Rockville, Md.: Why is everyone saying "recession" when we are not even close to the definition:
'In macroeconomics, a recession is a decline in any country's gross domestic product (GDP), or negative real economic growth, for two or more successive quarters of a year. However, in the United States the official designation of recessions is done by the business-cycle dating committee of the National Bureau of Economic Research (Feldstein, 2007). The American National Bureau of Economic Research defines a recession more ambiguously as "a significant decline in economic activity spread across the economy, lasting more than a few months."'
Steven Pearlstein: We're in a period that, in hindsight, will probably be classified by the NBER as a recession. There is nothing inconsistent with saying that now and the definition you site. By the way, they define a recession less numerically and more descriptively than two quarters of negative GDP growth.
Rockville, Md.: And, to my mind, recessions ought to be as regular as winters and just as much of a problem. We should be used to them, ready for them and quick to get over them.
We seem to see a recession as the end of the world. Or am I really off base?
Steven Pearlstein: No, you're correct. Only because of the origins of this one, the asset bubble, it won't be as quick a recovery as usual. Example: the slow recovery from the bursting of the Internet and telecom bubbles, which were smaller by comparison.
Mt. Lebanon, Pa.: All the toffs and swells are testifying in front of Schumer's committee this morning. I've been watching on C-SPAN 2.
The usual baggage on how to prevent/defeat recession: faster writeoffs, more free lunches for big business, big tax cuts, more corporate subsidies, cut the regulation, more big mergers, five year restatements of earnings are sucking out the profits, yada yada yada.
"You just don't understand our problems out here. Cabana boys in the Caymans want a pay raise.. and we just don't know where the money is going to come from. We won't even go into the shortage of Monte Christos and kobe steaks out here. Please Congress, can't you help us out a little? It's not like we coming hat in hand all the time looking for freebies."
-- Big American business testimony
Have you been watching. It's enough to make you reach for a Kleenex. Sniff.
Thanks much. HLB
Steven Pearlstein: Funny.
Washington, D.C.: Today's articles and others refer to credit hedging (as opposed to interest rate risk hedging) by hedge funds -- actually outright shorting. Did major subprime lenders (e.g., Countrywide, Indymac, Washington Mutual) in 2007 as their businesses were teetering consider or engage in credit hedging by buying credit default swaps or taking positions with ABX index?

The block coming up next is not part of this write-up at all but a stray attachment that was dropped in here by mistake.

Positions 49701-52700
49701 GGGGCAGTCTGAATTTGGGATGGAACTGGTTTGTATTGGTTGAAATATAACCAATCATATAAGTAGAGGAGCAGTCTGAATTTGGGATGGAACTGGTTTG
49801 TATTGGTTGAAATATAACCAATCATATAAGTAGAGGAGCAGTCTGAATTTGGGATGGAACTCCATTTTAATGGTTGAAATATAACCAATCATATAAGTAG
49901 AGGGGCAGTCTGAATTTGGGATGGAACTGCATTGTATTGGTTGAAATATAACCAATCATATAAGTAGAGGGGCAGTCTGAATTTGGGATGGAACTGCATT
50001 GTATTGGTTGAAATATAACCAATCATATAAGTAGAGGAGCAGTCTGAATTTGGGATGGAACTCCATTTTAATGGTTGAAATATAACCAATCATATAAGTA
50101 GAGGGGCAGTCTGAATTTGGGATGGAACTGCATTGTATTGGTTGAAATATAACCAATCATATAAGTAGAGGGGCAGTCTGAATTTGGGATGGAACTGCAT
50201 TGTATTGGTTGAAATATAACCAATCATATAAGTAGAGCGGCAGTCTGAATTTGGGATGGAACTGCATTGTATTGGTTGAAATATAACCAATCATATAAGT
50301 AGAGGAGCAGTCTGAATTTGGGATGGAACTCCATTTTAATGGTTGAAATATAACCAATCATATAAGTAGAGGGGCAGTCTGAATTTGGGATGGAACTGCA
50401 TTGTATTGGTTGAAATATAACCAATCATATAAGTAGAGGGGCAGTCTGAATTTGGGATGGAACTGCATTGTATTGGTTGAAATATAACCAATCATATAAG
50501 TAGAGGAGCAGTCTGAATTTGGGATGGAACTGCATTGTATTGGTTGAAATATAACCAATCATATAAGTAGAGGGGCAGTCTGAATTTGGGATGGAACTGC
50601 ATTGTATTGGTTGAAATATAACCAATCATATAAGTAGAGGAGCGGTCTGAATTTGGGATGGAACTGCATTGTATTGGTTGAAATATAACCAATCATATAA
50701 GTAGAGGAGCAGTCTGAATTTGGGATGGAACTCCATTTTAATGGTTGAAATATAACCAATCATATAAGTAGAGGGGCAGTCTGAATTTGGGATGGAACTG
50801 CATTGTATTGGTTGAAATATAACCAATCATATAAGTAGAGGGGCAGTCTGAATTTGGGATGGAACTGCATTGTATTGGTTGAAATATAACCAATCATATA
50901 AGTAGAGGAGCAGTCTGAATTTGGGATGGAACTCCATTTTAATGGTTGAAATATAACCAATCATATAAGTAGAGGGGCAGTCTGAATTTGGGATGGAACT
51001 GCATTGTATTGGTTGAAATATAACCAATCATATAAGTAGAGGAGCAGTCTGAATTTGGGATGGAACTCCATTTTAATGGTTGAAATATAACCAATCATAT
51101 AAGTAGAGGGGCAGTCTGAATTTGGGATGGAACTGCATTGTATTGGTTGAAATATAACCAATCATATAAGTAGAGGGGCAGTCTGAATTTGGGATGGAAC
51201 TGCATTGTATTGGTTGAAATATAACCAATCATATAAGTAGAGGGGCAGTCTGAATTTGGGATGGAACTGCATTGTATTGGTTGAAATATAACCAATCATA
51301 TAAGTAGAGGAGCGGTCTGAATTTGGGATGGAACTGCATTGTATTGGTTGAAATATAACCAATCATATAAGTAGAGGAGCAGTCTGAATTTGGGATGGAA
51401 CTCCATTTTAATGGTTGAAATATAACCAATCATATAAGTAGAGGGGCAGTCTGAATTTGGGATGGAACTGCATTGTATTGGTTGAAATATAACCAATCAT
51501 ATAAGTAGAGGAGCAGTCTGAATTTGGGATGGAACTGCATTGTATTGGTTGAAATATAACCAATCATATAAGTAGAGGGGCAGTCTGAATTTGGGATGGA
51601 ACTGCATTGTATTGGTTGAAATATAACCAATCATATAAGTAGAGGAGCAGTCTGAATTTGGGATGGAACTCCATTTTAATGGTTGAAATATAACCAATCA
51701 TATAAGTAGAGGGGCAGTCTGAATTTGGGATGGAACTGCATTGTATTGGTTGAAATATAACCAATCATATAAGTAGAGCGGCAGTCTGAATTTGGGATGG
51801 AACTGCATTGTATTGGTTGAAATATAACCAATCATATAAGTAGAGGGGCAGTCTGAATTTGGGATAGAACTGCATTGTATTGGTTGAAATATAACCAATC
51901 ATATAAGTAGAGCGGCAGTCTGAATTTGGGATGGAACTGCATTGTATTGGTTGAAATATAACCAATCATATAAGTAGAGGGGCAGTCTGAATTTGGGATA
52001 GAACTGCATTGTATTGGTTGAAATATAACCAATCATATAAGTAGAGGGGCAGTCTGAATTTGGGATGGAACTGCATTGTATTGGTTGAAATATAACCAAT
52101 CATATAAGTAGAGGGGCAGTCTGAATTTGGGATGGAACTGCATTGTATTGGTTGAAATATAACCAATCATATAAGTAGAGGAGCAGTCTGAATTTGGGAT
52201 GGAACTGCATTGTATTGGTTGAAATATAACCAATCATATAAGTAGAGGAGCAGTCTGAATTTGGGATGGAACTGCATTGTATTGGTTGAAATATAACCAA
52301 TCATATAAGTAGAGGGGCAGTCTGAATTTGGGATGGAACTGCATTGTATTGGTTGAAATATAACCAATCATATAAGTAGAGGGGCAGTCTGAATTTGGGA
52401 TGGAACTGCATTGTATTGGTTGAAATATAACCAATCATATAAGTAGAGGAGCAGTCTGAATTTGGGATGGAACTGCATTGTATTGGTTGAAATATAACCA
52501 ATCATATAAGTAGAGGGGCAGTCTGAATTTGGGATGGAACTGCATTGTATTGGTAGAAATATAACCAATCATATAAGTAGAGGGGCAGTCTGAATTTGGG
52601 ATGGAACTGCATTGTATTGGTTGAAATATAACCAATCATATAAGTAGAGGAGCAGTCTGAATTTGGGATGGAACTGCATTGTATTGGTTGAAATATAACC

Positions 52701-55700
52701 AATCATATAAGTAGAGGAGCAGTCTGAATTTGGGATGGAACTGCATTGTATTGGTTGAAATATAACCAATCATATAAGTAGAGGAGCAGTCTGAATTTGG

Steven Pearlstein: Not that I know of.
Boston: I have much smarter friends in the hedge fund world who, until last year, bemoaned the lack of volatility in the global financial markets. Would the flood of capital in the system (for example in the sovereign funds) and the rise of highly engineered financial products like the credit default swap market have artificially absorbed more normalized volatility? Would that be like a submarine operating with a faulty sonar--we didn't know where the risks were because we weren't getting the correct feedback from the market in the form of volatility? Way above my head but curious for your thoughts...
Steven Pearlstein: Its an interesting theory. Could be true. I suspect the lack of volatility had other causes as well, however.
Anonymous: I am a new respondent but have read the column for a long time. I believe that you are a natural born teacher turned columnist. Would you please explain at greater length and in more detail the last three paragraphs of today's column. The nest shoe to drop you call credit default swaps but I would like a more detail understanding and how they could trigger a financial chain reaction.
Steven Pearlstein: This is a hard one, and I worked long and hard on those three paragraphs last night. Let's just say there is this huge financial market you don't even know about where banks and hedge funds and big investors make bets with each other, in the form of contracts: A pays B $100 to "insure" that $10,000 worth of junk bonds at Company C don't default. If they do default, then B pays A $10,000. Now what makes this interesting is that A doesn't actually have to hold the junk bond (or the CDO, or the syndicated bank loan, or the municipal bond, all of which can be the subject of credit default swaps). It can buy the insurance, or place the bet, whether it owns it or not. Which is why the market is so big, because there can be, theoretically, an infinite number of insurance policies on every bond or loan. The reason people do this is to gamble, or to hedge investments in the security in question, or to hedge investments in other securities that tend to correlate with the one being insured. They have become an important tool in very complex, computer driven trading and investment strategies. And so if they don't work -- if the counterparty suddenly collapses and the insurance policy or bet you thought you had is no longer operative -- then there can be bad consequences.